Analysis of the Production and Marketing Operations of Swine Enterprises in the City of San Jose del Monte and Santa Maria, Bulacan, Philippines

Sharmaine Chantal Khaye C. Aspile, Nohreen Ethel P. Manipol, Dinah Pura T. Depositario, Nanette A. Aquino

Abstract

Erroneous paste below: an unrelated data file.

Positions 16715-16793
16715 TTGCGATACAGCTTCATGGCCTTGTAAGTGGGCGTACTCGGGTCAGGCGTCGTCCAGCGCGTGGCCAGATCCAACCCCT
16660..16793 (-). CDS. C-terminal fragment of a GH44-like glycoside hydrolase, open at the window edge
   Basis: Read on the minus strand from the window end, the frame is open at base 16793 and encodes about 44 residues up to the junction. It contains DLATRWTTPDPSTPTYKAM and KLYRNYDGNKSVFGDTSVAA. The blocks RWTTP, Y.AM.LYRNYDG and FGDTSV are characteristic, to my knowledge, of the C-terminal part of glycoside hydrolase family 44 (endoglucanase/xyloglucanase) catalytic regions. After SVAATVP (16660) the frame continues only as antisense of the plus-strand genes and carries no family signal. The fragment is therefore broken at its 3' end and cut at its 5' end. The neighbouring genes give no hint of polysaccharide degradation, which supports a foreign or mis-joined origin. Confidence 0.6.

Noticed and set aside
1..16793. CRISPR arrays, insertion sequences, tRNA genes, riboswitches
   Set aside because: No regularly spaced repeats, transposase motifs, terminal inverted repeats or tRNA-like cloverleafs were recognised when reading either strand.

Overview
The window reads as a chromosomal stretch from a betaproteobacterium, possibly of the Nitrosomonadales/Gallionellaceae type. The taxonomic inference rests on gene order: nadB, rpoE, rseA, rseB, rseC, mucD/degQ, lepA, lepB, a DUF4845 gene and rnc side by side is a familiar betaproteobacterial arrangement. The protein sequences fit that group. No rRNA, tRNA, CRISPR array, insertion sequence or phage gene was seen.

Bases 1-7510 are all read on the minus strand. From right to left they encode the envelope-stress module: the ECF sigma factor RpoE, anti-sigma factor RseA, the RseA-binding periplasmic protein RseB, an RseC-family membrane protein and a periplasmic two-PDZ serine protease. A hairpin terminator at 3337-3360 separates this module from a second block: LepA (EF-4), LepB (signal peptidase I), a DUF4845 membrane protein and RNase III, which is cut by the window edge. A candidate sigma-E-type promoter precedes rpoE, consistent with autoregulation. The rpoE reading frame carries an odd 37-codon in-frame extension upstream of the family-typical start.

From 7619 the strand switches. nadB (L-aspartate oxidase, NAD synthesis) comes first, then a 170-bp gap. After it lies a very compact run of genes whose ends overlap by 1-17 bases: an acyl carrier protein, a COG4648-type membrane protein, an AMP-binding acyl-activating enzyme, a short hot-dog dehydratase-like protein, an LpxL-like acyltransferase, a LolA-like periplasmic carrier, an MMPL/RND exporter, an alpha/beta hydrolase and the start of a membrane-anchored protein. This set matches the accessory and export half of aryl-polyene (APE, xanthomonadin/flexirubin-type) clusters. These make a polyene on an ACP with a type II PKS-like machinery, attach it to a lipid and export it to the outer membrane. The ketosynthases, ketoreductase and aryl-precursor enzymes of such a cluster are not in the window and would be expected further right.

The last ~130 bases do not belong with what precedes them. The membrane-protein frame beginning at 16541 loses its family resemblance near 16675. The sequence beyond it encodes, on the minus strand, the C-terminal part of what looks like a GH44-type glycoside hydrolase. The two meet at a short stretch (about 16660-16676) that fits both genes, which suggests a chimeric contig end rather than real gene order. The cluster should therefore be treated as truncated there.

Analysis of the production and marketing operations of swine enterprises in two major hog-producing towns in Bulacan was done to assess their status and performance. Seventy-one respondents from the City of San Jose del Monte (CSJDM) and 74 respondents from Sta. Maria, Bulacan, were personally interviewed using a structured questionnaire. Descriptive research design and integrated analysis were employed. Profitability and value chain analyses were also done. Sow-herd and growing-finishing production systems were prevalent in CSJDM and Santa Maria, respectively. Most enterprises in CSJDM were small backyard while those in Santa Maria were small commercial. However, CSJDM swine farms had better production performance though the values in both towns were a little behind the national standard. Santa Maria farms had generally wider market reach than CSJDM farms. The intermediaries were narrowed to wholesalers and processors as production level advanced. Profitability analysis revealed increasing profit with increasing scale of operation. Medium commercial enterprises mostly prevalent in Santa Maria showed the highest average net income. Value addition increased from farm to primary intermediary with increasing scale of operation. Sow-herd farrow to finish enterprises were more profitable than growing-finishing farms. Recommendations to further improve the swine enterprises were formulated. For swine raisers, we recommend clustering municipal hog raisers and traders into a cooperative, increasing production volume, adopting a community-based approach in herd-health improvement, encouraging joint production of commercial and backyard swine farms, and increasing efforts to promote social awareness regarding environmental impact of swine production. For the government, we recommend providing low interest loans, regulating meat importation, increasing campaign against pork meat smuggling, and promoting consumption of locally produced pork.




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